Porsche turns to German government for loan

STUTTGART/FRANKFURT (Reuters) - Porsche said it had asked the German government for a loan, raising fresh questions on Wednesday over its ability to manage a debt mountain that has already forced it to abandon a takeover of Volkswagen.

Porsche racked up about 9 billion euros of net debt trying to swallow its much bigger rival Volkswagen before the financial crisis turned the tables on the would-be predator.

Now that its gamble to take over VW has backfired, Porsche is fighting for influence in a union with the world’s No.3 car company and its stable of brands spanning Bugatti and Lamborghini to the Volkswagen Golf.

The German sportscar maker said it had asked for a 1.75 billion euro ($2.5 billion) loan but that it would not seek guarantees that would make it easier to borrow.

Porsche sought to distance itself from a German industry rescue fund set up for helping companies in trouble, saying: “We don’t want to take money at the expense of the taxpayer.”

But the state banking group running the fund -- KfW -- said any such loan would be paid from the roughly 100 billion euro state scheme to stimulate flagging German industry.

A raft of German companies have sought aid from the government as the global economic crisis slashes demand for the country’s exported goods.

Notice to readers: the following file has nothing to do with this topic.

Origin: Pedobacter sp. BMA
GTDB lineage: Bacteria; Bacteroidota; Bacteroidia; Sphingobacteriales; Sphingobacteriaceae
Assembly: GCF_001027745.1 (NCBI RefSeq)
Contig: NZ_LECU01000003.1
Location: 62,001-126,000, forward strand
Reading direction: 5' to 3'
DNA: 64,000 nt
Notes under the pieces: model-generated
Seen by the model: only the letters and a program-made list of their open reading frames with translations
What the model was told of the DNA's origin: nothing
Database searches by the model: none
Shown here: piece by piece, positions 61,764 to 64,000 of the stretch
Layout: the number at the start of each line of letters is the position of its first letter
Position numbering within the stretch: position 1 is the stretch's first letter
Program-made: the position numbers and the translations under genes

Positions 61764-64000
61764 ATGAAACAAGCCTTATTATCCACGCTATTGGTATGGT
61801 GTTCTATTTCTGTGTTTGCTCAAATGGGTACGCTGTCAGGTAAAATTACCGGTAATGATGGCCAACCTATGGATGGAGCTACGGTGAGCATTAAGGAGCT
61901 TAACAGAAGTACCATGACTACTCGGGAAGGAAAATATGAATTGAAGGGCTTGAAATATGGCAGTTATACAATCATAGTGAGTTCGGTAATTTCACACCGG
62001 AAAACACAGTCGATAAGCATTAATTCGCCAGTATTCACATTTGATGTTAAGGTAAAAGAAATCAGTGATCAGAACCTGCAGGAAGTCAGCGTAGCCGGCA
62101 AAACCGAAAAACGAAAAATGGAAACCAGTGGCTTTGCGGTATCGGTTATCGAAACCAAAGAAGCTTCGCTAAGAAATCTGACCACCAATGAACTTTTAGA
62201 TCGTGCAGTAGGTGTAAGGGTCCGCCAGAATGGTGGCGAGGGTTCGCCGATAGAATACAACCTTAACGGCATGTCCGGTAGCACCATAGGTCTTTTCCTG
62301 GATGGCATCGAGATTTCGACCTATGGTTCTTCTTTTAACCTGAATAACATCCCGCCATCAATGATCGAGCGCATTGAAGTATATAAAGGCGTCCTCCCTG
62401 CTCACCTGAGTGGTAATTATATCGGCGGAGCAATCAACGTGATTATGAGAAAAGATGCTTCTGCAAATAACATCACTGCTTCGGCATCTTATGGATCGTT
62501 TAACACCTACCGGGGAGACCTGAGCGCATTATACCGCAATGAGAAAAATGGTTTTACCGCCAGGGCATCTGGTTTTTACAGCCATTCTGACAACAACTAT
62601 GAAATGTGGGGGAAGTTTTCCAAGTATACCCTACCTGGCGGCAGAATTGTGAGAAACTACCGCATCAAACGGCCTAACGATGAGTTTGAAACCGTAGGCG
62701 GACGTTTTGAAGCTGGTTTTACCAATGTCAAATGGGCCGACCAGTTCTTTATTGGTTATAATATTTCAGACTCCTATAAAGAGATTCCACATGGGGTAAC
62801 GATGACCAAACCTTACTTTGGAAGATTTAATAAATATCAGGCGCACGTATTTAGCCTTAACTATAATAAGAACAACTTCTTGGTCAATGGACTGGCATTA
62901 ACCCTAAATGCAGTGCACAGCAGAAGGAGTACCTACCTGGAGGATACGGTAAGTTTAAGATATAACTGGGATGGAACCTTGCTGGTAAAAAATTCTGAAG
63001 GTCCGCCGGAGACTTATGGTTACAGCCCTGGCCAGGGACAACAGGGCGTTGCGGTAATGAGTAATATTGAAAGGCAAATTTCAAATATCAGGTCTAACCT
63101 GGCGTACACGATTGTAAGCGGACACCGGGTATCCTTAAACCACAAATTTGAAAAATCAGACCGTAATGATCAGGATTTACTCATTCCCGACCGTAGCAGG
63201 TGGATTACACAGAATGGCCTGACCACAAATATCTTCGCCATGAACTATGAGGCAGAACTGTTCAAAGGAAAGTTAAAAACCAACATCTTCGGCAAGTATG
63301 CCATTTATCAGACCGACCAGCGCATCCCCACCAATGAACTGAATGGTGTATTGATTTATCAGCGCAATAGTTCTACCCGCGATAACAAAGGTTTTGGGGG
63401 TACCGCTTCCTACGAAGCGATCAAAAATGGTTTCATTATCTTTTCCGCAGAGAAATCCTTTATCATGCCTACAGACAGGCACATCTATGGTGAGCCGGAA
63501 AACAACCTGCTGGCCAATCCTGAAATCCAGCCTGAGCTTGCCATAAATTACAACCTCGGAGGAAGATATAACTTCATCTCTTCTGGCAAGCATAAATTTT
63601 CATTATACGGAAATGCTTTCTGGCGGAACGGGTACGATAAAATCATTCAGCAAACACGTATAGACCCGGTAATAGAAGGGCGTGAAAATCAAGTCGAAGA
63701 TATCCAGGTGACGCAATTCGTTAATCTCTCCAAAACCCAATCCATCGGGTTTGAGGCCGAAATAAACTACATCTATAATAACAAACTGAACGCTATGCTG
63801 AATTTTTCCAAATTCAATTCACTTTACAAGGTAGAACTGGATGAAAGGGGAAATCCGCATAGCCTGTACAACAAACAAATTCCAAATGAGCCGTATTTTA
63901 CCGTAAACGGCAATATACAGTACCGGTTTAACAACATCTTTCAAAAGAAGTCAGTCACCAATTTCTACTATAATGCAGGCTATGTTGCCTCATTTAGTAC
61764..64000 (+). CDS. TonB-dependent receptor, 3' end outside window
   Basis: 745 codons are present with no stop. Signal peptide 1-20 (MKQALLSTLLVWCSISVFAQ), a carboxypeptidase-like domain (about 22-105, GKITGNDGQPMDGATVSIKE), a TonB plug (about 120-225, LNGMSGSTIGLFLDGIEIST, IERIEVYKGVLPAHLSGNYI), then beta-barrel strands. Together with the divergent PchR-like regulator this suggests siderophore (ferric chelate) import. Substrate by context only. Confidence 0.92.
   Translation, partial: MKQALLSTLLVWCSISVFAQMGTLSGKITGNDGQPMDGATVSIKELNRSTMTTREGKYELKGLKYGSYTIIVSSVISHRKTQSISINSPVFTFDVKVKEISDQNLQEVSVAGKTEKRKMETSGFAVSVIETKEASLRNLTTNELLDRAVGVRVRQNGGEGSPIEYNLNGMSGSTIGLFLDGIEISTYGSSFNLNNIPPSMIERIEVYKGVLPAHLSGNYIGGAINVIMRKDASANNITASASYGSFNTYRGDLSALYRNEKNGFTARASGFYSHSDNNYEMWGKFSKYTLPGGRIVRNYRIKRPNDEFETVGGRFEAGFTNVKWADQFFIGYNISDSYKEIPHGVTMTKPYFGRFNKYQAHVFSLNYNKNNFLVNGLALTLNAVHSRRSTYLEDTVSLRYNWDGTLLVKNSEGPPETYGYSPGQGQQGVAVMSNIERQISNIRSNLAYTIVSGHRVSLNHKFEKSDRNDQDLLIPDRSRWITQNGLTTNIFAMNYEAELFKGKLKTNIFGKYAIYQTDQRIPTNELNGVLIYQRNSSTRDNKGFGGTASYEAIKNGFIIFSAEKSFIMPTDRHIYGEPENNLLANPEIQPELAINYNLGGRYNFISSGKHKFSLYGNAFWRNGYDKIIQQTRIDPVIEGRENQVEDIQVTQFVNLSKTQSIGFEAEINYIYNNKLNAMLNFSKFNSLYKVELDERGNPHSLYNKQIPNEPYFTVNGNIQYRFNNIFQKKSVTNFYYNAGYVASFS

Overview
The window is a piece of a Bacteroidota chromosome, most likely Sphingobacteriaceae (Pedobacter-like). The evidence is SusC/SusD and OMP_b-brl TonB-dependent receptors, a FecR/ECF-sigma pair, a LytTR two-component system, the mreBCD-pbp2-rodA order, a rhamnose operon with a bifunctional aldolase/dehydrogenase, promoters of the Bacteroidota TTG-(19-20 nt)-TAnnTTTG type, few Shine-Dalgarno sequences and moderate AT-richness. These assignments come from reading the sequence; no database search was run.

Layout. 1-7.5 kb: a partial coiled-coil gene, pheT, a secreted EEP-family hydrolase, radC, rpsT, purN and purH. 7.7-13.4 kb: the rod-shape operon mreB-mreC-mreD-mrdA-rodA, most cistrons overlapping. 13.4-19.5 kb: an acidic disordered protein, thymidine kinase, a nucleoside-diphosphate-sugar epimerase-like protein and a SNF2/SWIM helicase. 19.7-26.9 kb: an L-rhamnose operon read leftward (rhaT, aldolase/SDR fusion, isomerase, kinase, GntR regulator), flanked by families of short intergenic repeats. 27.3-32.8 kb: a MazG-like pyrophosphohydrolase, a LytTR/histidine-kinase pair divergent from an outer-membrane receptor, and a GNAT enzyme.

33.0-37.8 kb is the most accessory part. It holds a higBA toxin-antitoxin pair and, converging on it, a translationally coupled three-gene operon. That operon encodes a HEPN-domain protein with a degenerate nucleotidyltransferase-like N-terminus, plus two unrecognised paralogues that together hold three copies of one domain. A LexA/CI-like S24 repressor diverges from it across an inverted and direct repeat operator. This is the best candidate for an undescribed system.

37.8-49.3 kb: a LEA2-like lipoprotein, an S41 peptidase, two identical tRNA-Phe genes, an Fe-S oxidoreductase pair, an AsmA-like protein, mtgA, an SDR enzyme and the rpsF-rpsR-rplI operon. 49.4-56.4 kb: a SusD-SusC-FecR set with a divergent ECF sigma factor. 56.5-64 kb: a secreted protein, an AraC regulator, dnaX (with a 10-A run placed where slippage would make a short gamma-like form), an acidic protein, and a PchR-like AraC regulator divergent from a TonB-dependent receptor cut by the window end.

Normally it takes less than two weeks for the government to decide on granting emergency loans. But Porsche’s request is the biggest yet and is likely to take longer, said one source close to the matter.

In March, Porsche tried to drum up 12.5 billion euros in loans to refinance its debt, but only managed to get 10 billion. It has lined up another 750 million in bank loans since then, leaving it on the lookout for another 1.75 billion.


It is the latest development in a saga which has seen the dream of Porsche boss Wendelin Wiedeking turn into a nightmare, which one analyst warned was sending the carmaker “sliding toward disaster.”

Wiedeking had wanted to secure access to Volkswagen’s technical know-how and the car parts that it uses, for example, from the VW off-road Touareg, to make its Cayenne.

He used share options to creep toward majority control in Volkswagen, making billions of euros in paper gains as Volkswagen’s stock price spiked.

However, the move lumbered the Stuttgart-based group with heavy debts which became difficult to handle when credit markets froze.

Wiedeking also had bet that the European Commission would overturn a German law that gives the regional government a veto on decisions at VW, which would include letting Porsche take management control.

But that has not happened and has put the more than 10 billion euros in cash at VW’s automotive business -- money Porsche had hoped to use to repay its debts -- out of its reach.

Porsche SE amassed debt while building a 51 percent voting stake in Europe’s largest carmaker. Porsche’s accounts show that cash flows at its healthy sports car business are sufficient to make interest payments but not pay off the principal.

Shares in Porsche closed down 0.9 percent while Volkswagen ordinary stock fell 6 percent to 238.06 euros, reversing some of this week’s sharp gains.

Editing by David Cowell